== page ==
In re K.L., 254 N.C. App. 269 (2017)

Reversed in Part
Vacated in Part
  • Procedural History and Facts: This is a second appeal by respondent mother in this neglect action challenging a permanency planning order of custody to the children’s adult sibling and the elimination of reasonable efforts for reunification. In the first appeal, the court of appeals affirmed the January 2015 permanency planning order and found it was not an order ceasing reunification efforts as the order specifically directed DSS to continue efforts to eliminate the need for the child’s placement outside of the home and continue efforts to reunify the child with the respondent mother. The case was remanded to the trial court for a specific visitation schedule. No permanency planning hearings were held after the December 2014 hearing that resulted in the January 2015 order. Reasonable efforts were not provided by DSS after the January 2015 order. On remand, after a permanency planning hearing, a permanency planning order was entered in May 2016. That 2016 order included a visitation schedule as required by the remand and findings that reasonable efforts to reunify the family would be futile and that the permanent plan was previously achieved, and it continued custody with the child’s adult sibling. This 2016 order is the subject of this second appeal.
  • The trial court must comply with statutory requirements set forth in the Juvenile Code. For permanency planning, several statutes in G.S. 7B apply that require the court to make certain inquiries and findings that would support the conclusion to eliminate reunification as a permanent plan: GS 7B-906.1(d), (e), (i) and 7B-906.2(b), (c), (d). “The court’s findings do not satisfy the multiple layers of inquiry and conclusions as are required by the Juvenile Code.” To remove reunification as a concurrent permanent plan, there must be evidence to support the findings of fact to allow the court’s conclusion to eliminate reunification efforts.
    • The court found reasonable efforts would be futile or inconsistent with the juvenile’s health and safety [GS 7B-906.1(d)(3); 7B-906.2(b)] but there was no evidence in the record to support the finding. Incorporating by reference findings contained in previous orders are not sufficient findings of fact. A finding of fact (1) requires a specific statement on which the rights of parties are determined, (2) must be sufficiently specific to enable an appellate court to review the decision and test the correctness of the judgment, (3) must show that the trial court has reviewed the evidence and made the finding through a process of logical reasoning, and (4) must consist of more than a recitation of allegations in the petition. Without evidence or proper findings, the conclusion to cease reunification efforts does not satisfy the statutory requirements.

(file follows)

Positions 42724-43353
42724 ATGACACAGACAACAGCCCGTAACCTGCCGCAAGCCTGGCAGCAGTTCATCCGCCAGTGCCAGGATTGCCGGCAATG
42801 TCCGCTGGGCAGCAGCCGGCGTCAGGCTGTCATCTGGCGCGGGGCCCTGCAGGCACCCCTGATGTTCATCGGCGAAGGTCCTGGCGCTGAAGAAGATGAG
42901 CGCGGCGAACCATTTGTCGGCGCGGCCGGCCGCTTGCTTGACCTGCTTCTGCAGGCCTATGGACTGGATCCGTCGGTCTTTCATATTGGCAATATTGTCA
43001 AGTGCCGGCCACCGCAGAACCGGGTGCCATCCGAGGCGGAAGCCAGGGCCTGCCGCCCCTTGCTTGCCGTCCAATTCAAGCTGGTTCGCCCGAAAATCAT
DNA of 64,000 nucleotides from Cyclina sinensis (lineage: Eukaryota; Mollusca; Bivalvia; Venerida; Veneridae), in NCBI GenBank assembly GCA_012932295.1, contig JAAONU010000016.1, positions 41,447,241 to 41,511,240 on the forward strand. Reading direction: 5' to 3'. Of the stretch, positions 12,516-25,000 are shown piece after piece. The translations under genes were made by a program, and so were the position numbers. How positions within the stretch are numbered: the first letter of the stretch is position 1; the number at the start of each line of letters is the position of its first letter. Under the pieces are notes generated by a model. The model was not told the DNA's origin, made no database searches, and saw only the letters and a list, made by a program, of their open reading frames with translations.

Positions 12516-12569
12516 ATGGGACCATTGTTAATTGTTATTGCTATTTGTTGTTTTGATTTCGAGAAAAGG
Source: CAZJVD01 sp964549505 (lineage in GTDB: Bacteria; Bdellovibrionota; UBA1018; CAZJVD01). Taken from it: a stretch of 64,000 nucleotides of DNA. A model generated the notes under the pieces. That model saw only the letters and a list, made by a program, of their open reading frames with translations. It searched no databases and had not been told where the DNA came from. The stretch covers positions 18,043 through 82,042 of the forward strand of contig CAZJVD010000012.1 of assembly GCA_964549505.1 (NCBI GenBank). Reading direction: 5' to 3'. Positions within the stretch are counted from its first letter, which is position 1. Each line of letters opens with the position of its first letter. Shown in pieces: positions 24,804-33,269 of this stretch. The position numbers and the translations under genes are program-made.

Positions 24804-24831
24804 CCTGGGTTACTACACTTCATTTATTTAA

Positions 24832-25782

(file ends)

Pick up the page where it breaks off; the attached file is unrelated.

• The court found there was no substantial change in circumstances since the January 2015 order. A substantial change in circumstances is the legal test to review a modification of custody in a chapter 50 civil custody action between two parties and may be required in a motion to modify or vacate an order under G.S. 7B-1000. It is an unnecessary and improper test at a G.S. 7B-906.1 permanency planning hearing. G.S. 7B-906.1(i) authorizes the court at a permanency planning hearing to maintain or order a different placement for the child, appoint a guardian, or order any disposition authorized by G.S. 7B-903 that is found to be in the child’s best interests.
    • G.S. 7B-906.2(d) requires the court to make specific findings to each of the four enumerated factors that demonstrate a parent’s lack of success. One finding that was made prior to the first appeal was that the mother completed many court ordered services. There were no other statutorily required findings about the mother’s progress or lack thereof with respect to the permanent plan or cooperation (or lack thereof) with DSS.
    • G.S. 7B-906.2(c) requires in every subsequent [to the first] permanency planning hearing that the court make written findings about the efforts DSS has made toward achieving the primary and secondary permanent plans. No findings were made on whether DSS made reasonable efforts to reunify the children with their mother, which was one of the permanent plans. The evidence showed no efforts were provided since the 2015 order and appeal and that DSS “disregarded its statutory duty to ‘finalize primary and secondary’ plans until relieved by the trial court."
Abuse, Neglect, Dependency
Cease Reunification
Findings of Fact
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